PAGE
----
Though Fleischman rarely brings Annie to synagogue, he says she frequents his twice-a-week chavruta (one-on-one learning arrangement) with his rabbi. He has taken her to the kosher grocery store, too. There is nothing unique about being Jewish and having a service dog, he says, but there are Jewish laws pertaining to dog ownership that come into play when you have one. For example, Fleischman says, he cannot feed his dog meat and milk together or chametz (leavened products) on Passover. Jews who observe Shabbat need to consider whether they live inside an eruv (enclosure that allows carrying on Shabbat), which could lead to challenges regarding walking the service dog or picking up the dog’s feces outside. Also, some rabbis have ruled that dogs are muktza (forbidden to be touched) on Shabbat. But Fleischman says that in the case of service dogs, rabbis tend to be more lenient.
This was certainly the case for Haya Simkin, 27, from Kfar Saba, Israel, who bought a poodle guide dog for the blind from the U.S. She asked her rabbi if there would be any issues having such a pet, and he said no. She brings the dog, Pammy, with her to synagogue. The dog knows when to stand up or lie down at the right times during prayer services, according to Simkin.
“On Rosh Hashanah, she stood each time the shofar was blown,” Simkin says.
Bringing a dog from the U.S. to Israel had its share of challenges, she recalls. For starters, the sidewalks in Jerusalem are a lot more crowded than they are in California, where Pammy was trained. Upon arrival in Israel, the dog needed to learn to navigate lanes of people and baby strollers, pavement that is narrow and cracked, and obstacles like automobiles parked on the sidewalk. Pammy was also entranced by the cats.
“She loves cats. She would start barking and bouncing, and would get all perky and excited and wag her tail,” says Simkin. “That was hard.”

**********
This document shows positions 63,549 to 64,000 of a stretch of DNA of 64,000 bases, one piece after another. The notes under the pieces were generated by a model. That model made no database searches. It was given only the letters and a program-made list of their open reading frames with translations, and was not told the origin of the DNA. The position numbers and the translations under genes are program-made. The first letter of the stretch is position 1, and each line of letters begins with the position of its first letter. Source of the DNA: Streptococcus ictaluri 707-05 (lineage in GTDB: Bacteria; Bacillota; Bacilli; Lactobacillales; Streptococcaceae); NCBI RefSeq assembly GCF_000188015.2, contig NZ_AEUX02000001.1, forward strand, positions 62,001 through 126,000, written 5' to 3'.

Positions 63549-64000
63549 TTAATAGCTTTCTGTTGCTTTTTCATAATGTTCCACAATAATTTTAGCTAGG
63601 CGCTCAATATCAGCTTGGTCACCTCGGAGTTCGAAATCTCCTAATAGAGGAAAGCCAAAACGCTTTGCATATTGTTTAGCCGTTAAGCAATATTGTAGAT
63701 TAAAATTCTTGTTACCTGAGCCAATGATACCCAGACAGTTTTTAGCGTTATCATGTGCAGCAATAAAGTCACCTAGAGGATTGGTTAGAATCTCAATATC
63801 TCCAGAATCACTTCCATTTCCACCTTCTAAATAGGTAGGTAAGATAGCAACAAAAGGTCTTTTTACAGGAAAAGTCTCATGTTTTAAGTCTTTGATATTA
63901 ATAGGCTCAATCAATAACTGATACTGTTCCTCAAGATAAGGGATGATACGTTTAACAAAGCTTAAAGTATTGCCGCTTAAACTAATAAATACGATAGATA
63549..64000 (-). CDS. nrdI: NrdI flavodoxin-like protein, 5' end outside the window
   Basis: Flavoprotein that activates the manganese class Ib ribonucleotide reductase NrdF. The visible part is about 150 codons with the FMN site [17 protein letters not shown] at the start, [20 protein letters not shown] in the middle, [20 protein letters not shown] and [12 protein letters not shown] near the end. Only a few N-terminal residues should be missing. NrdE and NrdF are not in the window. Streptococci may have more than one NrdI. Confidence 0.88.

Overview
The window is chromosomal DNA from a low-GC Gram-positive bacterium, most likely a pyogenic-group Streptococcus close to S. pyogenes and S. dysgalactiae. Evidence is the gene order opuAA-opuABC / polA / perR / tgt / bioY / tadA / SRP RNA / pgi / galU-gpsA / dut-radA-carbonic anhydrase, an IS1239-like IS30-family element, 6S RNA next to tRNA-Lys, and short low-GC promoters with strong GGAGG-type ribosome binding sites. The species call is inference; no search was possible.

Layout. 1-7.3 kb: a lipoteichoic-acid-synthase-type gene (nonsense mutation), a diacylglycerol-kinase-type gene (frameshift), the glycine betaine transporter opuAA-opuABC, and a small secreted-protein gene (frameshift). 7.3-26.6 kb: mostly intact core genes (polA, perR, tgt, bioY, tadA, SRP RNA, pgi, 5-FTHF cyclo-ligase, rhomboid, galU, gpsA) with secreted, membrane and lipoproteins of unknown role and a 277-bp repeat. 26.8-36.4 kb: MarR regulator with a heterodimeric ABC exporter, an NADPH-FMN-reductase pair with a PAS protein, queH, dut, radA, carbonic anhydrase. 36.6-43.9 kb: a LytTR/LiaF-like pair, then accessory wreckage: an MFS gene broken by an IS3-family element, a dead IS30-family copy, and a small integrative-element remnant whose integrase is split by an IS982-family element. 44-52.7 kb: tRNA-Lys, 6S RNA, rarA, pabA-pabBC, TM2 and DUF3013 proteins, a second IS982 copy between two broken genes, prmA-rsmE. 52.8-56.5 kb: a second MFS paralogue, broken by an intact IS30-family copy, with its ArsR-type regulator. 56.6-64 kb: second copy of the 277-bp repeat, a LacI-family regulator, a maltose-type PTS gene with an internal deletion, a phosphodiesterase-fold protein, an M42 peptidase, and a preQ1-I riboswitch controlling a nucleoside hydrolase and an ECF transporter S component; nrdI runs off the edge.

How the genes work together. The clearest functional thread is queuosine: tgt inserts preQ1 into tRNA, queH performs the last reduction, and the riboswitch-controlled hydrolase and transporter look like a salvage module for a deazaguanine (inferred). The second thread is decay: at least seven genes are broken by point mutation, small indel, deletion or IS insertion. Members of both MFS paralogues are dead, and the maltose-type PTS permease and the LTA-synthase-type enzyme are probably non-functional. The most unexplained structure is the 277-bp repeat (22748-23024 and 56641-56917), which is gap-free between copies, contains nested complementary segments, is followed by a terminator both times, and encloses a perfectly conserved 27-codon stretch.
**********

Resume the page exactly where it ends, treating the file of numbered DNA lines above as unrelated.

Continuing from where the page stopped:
Additionally, some haredi Jews tend to be afraid of dogs, and they’ll freeze in the middle of the sidewalk or scream when they see them. Pammy has gotten used to it.
“You could say she had a rough aliyah,” Simkin says with a laugh. “Today, she guides me through obstacles very smoothly.”
According to Bracha Ben-Avraham of Moshav Ben Ami in northern Israel, owner of a guide dog named Dinka, there are about 250 partnerships between working guide dogs and Israeli citizens. Most of the guide dogs are owned by civilians, but roughly 30 to 45 of them are for veterans with disabilities, Ben-Avraham says.
In Israel, dogs are trained at the country’s one guide dog school, Israel Guide Dog Center for the Blind, where Ben-Avraham now works. She says Israelis have made great strides in accepting guide dogs, but that there are still sometimes scuffles between guide dog owners and bus or taxi drivers, or security guards.
“There is no public place where a guide dog is not allowed. A guide dog is [used] in place of a blind person’s eyes, and we have a legal right to bring these dogs wherever we go,” Ben-Avraham says, noting that unlike a white cane, which can also be an effective aid for visually impaired individuals, a guide dog encourages social contact. People jump out of the way of a white cane to avoid being hit.
Ben-Avraham says, “Most people, regardless of their disability, want to be independent.…A guide dog is the most independent way of getting around.”